One Big Self

Dear Carolee

Even over here, the election results color everything. I started reading Alain de Botton’s book Status Anxiety last night. It traces the evolution of the perceived connection between personal value & wealth, and morality & wealth. It’s difficult to avoid seeing how our current society that perceives personal value= wealth and morality=wealth; combined with the rise of meritocracy on an unfair playing field got us where we are today.  I’m only on page 87, so I’m not sure if he will talk about “influence” as wealth. It was published in 2004, so perhaps not: that was before the average person thought about things like klout (I was actually hoping the app was defunct), or twitter followers.

I hope this is the tipping point of all this chest-beating. Someone told me the other day that human beings are the only animals to act spitefully. I don’t know if that’s true, but how sad it would be if that were the defining feature of our species: the little factions pulling each other down from the rung just above, while a tweeting demagogue climbs high enough to topple the whole rickety thing.

That sounds much more pessimistic than I feel. I scour the net for good news. There is some. There’s always some.

And, hey, they found an ocean on Pluto. That’s worth a poem.

This morning I’ve been listening to Poem Talk. This episode is about C.D. Wright’s One Big Self. It’s one of my favorite books. I’ve always been a sucker for verbatim theater in all forms.

And yesterday I sent an application for kind of verbatim project in England. It’s the first time in a long time I didn’t talk myself out of putting myself “out there”. It’s a collaborative performance poetry project that I would love to be involved with. I’m probably not at all what they have in mind, but just sitting down with the application process sparked a lot of ideas. I don’t need to wait to be invited to work. That kind of brings up another one of those clichés: the audacity of youth.

Yeah. So, okay. There actually is one thing from my twenties that I do want back.

I go back to work on Monday, and it’s been nice to have this week to organise and set new goals. You asked what I’m up to: I have an old performance project that I’m dusting off. I’m going to see if I can reignite the passion I had for it. For him, actually. I have to remember wanting to get under his skin.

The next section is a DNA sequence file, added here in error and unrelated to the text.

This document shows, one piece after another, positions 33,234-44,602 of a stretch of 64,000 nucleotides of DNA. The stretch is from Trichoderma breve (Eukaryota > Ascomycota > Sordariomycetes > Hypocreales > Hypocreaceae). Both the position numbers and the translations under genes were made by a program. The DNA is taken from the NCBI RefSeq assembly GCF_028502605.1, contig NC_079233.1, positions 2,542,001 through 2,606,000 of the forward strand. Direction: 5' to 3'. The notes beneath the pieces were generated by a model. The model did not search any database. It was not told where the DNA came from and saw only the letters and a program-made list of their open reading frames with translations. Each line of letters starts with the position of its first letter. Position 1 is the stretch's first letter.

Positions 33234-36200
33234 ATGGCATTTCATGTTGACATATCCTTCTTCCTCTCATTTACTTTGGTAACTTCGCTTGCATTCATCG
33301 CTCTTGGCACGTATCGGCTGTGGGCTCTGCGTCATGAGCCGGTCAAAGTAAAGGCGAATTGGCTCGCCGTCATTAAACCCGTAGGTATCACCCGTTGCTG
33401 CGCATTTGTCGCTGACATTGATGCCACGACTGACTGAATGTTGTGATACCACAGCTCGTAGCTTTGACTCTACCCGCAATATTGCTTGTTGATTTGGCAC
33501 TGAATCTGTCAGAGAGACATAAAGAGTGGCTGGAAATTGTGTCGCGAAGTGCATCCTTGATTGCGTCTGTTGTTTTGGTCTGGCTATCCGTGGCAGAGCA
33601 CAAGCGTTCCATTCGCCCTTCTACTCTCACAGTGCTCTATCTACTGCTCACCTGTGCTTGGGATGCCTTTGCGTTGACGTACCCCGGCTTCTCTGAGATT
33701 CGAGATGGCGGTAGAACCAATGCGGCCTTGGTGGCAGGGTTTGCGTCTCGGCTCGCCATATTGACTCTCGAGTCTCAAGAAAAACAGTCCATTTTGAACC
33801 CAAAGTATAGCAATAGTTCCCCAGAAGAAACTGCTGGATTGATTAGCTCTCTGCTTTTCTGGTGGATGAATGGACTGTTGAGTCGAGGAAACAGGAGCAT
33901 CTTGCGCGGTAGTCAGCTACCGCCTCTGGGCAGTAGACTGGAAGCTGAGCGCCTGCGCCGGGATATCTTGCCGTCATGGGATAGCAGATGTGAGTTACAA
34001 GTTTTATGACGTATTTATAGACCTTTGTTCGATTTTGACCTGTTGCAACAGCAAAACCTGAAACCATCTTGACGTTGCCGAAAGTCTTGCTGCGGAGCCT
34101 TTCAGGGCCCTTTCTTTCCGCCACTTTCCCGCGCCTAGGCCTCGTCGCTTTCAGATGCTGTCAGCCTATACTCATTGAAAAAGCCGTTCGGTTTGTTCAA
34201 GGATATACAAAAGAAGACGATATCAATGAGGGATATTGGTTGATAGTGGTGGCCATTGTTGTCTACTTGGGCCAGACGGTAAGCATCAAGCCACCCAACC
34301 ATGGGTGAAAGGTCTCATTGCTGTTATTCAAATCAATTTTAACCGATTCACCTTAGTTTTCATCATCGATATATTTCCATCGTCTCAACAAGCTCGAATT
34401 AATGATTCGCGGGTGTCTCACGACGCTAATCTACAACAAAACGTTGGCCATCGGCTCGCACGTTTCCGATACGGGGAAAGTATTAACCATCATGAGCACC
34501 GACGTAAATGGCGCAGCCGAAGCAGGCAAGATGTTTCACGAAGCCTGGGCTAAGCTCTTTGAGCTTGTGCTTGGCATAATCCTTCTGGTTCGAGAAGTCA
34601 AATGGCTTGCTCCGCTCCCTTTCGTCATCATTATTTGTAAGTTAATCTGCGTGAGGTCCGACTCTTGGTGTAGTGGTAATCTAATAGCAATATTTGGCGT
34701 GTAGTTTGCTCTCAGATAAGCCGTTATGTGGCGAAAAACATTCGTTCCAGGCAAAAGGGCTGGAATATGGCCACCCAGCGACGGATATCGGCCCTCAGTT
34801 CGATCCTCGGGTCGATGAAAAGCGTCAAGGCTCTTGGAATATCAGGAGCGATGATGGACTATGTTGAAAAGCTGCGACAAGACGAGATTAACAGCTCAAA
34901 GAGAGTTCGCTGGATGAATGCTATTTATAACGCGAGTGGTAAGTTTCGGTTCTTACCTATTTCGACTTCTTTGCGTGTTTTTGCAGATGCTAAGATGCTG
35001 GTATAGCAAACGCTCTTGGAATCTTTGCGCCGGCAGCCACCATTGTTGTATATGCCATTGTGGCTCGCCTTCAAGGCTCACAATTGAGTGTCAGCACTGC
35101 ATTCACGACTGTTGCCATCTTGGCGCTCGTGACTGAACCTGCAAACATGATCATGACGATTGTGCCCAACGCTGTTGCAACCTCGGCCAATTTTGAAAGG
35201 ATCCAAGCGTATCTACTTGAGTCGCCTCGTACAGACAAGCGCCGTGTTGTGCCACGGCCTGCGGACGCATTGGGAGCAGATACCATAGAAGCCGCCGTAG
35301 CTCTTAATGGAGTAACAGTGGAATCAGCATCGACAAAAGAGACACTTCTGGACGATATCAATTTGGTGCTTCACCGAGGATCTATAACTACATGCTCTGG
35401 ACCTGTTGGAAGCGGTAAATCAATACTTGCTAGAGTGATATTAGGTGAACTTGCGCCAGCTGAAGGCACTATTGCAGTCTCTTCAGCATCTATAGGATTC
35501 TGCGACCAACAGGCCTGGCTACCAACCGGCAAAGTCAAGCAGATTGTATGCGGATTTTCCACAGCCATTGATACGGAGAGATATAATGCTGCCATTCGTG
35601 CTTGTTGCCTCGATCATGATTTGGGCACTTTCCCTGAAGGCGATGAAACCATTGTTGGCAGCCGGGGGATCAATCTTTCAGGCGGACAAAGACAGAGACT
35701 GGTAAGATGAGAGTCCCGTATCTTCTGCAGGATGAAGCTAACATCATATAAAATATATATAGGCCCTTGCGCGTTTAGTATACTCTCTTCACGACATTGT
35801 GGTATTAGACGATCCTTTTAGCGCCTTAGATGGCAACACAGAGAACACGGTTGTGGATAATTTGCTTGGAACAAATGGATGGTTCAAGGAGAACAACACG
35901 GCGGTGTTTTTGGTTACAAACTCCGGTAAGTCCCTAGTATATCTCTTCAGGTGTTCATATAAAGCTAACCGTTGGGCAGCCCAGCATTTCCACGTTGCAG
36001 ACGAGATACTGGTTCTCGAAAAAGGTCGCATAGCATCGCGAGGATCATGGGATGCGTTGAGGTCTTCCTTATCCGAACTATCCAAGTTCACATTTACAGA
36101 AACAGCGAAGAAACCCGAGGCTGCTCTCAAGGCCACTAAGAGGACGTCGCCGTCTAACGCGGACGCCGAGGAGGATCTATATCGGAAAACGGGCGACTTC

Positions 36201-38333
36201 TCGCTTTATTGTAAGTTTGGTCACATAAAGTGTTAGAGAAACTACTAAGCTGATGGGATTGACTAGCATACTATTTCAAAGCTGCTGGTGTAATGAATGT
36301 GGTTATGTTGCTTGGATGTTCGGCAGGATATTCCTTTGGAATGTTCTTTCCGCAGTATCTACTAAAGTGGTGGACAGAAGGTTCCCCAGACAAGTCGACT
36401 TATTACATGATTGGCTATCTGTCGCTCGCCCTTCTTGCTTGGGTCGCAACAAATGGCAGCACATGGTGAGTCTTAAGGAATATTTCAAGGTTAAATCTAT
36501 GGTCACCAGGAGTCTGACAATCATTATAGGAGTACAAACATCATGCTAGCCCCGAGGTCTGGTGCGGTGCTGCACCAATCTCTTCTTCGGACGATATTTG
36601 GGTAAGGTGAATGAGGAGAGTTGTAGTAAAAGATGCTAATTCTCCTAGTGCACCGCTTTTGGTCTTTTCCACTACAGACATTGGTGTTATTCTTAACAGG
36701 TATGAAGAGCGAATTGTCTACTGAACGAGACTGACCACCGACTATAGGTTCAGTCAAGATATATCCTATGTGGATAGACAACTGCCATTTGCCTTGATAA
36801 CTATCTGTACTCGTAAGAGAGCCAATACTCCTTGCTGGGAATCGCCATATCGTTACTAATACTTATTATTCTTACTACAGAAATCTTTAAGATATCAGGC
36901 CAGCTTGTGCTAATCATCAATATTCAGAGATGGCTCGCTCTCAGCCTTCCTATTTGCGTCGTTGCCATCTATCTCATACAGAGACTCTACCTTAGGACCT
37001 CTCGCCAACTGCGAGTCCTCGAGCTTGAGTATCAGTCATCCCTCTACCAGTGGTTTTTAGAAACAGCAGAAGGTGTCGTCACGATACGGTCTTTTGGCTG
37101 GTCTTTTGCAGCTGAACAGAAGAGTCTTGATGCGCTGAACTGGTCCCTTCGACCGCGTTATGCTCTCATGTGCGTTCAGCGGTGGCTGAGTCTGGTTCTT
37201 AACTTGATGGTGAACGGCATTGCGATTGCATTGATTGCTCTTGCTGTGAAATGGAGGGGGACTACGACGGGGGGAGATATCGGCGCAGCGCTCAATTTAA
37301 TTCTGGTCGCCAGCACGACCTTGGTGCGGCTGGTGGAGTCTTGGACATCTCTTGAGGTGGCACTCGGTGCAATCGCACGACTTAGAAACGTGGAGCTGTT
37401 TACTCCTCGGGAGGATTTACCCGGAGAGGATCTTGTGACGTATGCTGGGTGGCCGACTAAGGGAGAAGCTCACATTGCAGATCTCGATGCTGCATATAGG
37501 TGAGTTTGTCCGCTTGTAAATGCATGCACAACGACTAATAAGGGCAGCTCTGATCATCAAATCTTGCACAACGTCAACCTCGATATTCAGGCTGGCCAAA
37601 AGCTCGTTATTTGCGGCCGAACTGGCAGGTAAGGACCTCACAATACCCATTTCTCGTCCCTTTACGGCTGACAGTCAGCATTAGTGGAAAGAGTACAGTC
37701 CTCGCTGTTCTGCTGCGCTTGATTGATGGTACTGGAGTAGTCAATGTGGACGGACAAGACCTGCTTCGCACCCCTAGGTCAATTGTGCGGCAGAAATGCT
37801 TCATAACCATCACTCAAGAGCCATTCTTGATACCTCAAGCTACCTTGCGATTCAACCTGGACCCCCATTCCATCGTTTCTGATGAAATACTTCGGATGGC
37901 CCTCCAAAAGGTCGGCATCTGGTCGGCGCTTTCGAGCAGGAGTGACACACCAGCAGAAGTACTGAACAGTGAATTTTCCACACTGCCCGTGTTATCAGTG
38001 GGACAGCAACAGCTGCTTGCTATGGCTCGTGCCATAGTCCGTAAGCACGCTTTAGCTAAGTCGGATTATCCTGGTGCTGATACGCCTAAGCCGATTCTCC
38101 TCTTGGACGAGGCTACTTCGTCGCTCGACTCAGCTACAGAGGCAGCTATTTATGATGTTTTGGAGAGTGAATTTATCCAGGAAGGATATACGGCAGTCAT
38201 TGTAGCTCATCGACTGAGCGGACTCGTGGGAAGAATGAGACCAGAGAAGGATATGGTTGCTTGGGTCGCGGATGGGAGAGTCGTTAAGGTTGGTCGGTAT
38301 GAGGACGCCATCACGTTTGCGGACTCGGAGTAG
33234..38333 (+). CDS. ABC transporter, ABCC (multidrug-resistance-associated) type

…and that’s all I’m going to say right now.

Several years ago I had a little project writing “running metaphors” on my blog. I’d compose tiny poems in my head while running in the mornings. I have several hundred of them printed out in a folder somewhere. They aren’t very good. Not that it’s an excuse, but I’m too long-winded for tweets. (I bow to the beauty and elegance of Dave Bonta’s The Morning Porch.) I may dig them up, and mine them for metaphors or prompts.

Meanwhile, at the suggestion of a friend I met while taking a therapeutic writing course last spring, I’ve starting writing haibun based on the morning 6K: And I’m posting them on the blog. I’m looking forward to binding them by hand next year.

I’ve entitled the category on the blog Eros of Language. It’s a phrase lifted from Gregory Orr’s Poetry as Survival. He talks about the sensual aspect of poetry. The way poems be tools that use the body/the physical world to connect. Wikipedia says that the term erotic has been used to mean “life energy” – there’s no citation, but I’m going with it anyway. Eros as life force makes sense to me, the way I’m writing now. The way I am trying to connect – not just with other people – but with nature. One of the biggest lessons I’ve learned this past year (since I am rather new to camping) is to stop resisting discomfort. I mean:



I’ve been running again for years now, so I’ve learned to accept my own body -the cramps; the neglected achilles; the little, painful seeds of shin splints. But I’m learning now to give up the resistance to the outside world. Learning to accept the hardness of stones, the sharpness of frozen rain hitting the bridge of my nose, and the slickness of the lichen that sprawls over the mountain’s granite (though it all too often lands me on my very unappreciative ass). Learning to accept the cold feet & the hot belly, or the cold belly & the hot feet, when I’m in the sleeping bag with a rubber flask that’s filled with water we boiled on the Primus – knowing halfway through the night, it’ll be cold “as a witch’s teat” and I’ll have to toss it out.

I guess the root of all acceptance is appreciation. I am learning to appreciate nature (and being out in it) on it’s own erotic terms.

So while I am staring at the lichen, are you looking at the stars these days?

XO Ren

Carolee’s reply

This is one of a series of weekly open letters to friends – friends who write back to me on their own blogs. Please click through.  Category: Correspondence.

If you’d like to catch up, read the letters in chronological order here.


9 Replies to “One Big Self”

  1. Oh, camping. We used to camp often; now, not so much. My bones ache when I sleep on the hard earth, yet I love being out upon the earth, separated from the night-creatures and the night air and the stars (or clouds) by only the thin veil of nylon of the tent.
    I am glad to know you are looking for good news. That is a form of seeking. 🙂

  2. This is so inspiring, Ren. I always love what you have to say. If you haven’t already read Bill Bryson’s A Walk in the Park, I highly recommend it. I read it twice years ago and now I’m listening to the audiobook. It’s so good to laugh out loud, to travel with him on foot. I wrote my poem today about that. I badly need laughter now.


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